Having conversations is something most of us do daily. We’re so familiar with it we tend to believe we are effortlessly capable, with little need for improvement.
In truth, most of us could be better conversationalists. And there is one simple thing to help us achieve that worthy goal.
But first, what is a conversation?
A conversation is a verbal interaction between two or more people in which ideas are exchanged in a spirit of overall cordiality for a period of time sensed by all – in some indeterminate way – to be neither too short nor too long.
So far so good.
A quick rummage through the origins of the word ‘conversation’ however uncovers some additional fascinating and surprising definitions. These clues from the roots of the word suggest ways in which we could potentially be better conversationalists now.
From the fourteenth century on – go with me here – the word ‘conversation’ was used to refer to the place where you lived, your home, as well as the company you kept. It was also used as a euphemism for sex. Gosh!
Both of those alternative (and now obsolete) definitions hint enticingly at the same thing: intimacy. Conversation is about intimacy. Or to be slightly more restrained, connection.
Despite this heart-warming heritage, many of us will sadly have experienced innumerable conversations that are far from intimate, in the sense of close and personal, or feeling like being home or connected.
More often than not, conversations feel more like one person piling up a series of opinions while being vaguely interrupted by other people determinedly instilling their own opinions.
It’s the old observation that we often don’t so much converse as wait for breaks in sound so we can insert another of our own thoughts. It has to be said that men as especially guilty of this.
Conversations of this type feel to me like inconveniently happening upon a stranger walking up the street at the same speed. I feel them near me but there is no pleasant connection. In fact it’s slightly awkward and invariably results in me inventing some bogus excuse (like answering a phone that’s not actually ringing) in order to break out of the encounter.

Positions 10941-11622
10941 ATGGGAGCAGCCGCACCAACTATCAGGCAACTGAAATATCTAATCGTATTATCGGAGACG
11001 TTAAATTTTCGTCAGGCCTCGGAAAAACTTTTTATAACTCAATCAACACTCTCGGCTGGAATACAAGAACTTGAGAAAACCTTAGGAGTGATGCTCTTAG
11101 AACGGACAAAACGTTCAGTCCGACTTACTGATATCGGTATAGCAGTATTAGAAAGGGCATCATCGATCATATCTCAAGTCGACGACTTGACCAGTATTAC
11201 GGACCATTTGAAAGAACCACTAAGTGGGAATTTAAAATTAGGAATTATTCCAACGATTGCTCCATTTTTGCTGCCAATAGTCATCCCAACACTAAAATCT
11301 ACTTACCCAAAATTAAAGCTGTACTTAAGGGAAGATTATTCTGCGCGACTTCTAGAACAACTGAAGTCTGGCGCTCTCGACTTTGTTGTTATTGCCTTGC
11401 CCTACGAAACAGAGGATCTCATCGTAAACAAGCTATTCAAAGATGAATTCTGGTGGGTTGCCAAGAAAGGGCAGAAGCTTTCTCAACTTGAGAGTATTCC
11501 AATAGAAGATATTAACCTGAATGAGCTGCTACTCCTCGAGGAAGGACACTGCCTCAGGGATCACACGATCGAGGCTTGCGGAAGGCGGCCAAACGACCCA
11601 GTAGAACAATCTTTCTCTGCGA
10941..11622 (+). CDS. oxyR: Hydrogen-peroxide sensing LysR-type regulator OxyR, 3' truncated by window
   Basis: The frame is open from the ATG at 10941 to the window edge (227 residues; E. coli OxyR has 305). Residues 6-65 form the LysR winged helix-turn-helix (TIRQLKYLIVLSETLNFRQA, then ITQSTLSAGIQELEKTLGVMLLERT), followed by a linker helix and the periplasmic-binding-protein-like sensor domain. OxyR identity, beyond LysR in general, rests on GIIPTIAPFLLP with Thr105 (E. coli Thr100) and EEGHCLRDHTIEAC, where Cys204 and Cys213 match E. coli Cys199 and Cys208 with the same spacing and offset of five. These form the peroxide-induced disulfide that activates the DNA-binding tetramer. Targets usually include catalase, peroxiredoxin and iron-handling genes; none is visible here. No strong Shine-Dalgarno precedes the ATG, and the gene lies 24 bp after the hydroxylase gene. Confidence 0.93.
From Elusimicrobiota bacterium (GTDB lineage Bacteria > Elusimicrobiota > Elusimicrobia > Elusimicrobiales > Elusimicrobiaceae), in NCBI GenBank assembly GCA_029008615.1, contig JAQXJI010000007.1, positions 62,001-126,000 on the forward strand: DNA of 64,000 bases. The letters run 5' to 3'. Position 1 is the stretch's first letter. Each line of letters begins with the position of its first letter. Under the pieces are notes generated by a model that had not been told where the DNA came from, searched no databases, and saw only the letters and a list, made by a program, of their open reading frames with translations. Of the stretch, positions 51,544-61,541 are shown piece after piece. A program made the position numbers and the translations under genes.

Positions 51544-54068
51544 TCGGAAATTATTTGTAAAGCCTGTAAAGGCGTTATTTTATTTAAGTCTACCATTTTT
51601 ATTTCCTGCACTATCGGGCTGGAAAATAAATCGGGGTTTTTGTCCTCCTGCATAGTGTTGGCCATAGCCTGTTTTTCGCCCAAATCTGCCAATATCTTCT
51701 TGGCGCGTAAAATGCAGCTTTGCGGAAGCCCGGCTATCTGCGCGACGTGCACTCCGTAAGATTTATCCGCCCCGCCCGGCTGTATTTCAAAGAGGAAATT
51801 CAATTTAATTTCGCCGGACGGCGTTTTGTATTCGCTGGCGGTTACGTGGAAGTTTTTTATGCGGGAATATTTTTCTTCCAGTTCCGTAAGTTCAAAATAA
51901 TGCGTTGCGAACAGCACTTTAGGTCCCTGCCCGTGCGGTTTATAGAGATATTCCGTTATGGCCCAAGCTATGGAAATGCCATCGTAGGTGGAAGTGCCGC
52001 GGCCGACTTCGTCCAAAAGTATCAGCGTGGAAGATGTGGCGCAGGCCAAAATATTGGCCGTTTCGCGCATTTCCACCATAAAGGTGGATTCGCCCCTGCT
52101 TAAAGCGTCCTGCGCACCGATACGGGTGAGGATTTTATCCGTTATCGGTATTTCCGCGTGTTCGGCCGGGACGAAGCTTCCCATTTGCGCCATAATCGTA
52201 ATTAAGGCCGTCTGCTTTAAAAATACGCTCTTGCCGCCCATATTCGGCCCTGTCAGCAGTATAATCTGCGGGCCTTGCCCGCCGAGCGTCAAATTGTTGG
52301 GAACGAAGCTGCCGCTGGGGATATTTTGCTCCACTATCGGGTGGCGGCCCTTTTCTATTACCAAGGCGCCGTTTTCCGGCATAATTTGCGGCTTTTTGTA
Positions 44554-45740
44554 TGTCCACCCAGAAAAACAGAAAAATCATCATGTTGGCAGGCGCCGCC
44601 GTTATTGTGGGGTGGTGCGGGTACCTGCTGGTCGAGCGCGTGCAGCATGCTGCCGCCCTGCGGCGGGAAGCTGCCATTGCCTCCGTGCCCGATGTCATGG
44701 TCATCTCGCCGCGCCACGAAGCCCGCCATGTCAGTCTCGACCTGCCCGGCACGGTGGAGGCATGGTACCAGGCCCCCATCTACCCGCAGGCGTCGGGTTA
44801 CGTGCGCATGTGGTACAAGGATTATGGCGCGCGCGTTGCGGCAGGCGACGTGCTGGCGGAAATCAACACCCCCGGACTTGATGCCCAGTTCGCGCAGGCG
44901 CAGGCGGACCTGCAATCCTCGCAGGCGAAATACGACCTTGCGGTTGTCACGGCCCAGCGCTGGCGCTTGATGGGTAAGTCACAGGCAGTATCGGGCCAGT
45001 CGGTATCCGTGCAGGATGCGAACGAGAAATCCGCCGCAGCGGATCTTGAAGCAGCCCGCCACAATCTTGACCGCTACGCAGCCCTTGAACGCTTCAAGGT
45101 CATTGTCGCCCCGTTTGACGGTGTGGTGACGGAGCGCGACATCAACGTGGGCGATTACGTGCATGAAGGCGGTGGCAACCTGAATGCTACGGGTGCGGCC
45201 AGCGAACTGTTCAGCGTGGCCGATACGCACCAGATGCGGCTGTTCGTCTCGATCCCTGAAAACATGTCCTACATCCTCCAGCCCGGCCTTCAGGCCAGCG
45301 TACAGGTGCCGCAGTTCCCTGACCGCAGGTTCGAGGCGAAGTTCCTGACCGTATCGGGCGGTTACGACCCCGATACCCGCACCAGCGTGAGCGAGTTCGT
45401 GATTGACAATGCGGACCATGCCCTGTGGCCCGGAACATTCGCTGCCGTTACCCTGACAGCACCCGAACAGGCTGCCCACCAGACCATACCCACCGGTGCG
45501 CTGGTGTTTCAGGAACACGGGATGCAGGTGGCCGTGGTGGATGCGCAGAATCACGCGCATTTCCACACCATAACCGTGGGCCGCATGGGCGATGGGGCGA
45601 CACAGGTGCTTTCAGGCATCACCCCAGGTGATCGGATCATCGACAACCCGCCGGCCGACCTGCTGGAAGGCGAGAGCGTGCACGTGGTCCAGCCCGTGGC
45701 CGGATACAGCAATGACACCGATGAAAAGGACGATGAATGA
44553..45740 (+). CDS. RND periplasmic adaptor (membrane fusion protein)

So how do we have intimate, connected conversations that feel like coming home to the people we keep company with? Whether that’s partners, friends, family, colleagues or recent strangers.
One simple step to achieve this is to look into the eyes of the person or people you’re talking to. To truly look. Notice their eye colour or colours. Notice patterns in their irises. And move your gaze from one eye to the other. Left to right. Right to left. At appropriate intervals look away (no one wants to be stared at!). Then come back to their eyes and repeat.
While doing all this it’s also a splendid idea to close your mouth entirely and simply deeply listen to what they’re saying. Watch how your attentiveness makes them respond and observe how all this makes you feel too. Spoiler alert: it’ll make everyone feel good.
How is it that something as simple as looking into another person’s eyes can make you a better conversationalist?
Because looking into someone else’s eyes is intimate, personal, connected. Having a conversation in this way nurtures comfort and builds trust. It still allows for an exchange of ideas (and actually deepens and enriches that exchange, bringing new insights and observations). But it also makes us feel seen, like we’re home, in the company of others.
So simple. So powerful, and rather beautiful.
If you don’t believe me, give it a go. And let me know how you went!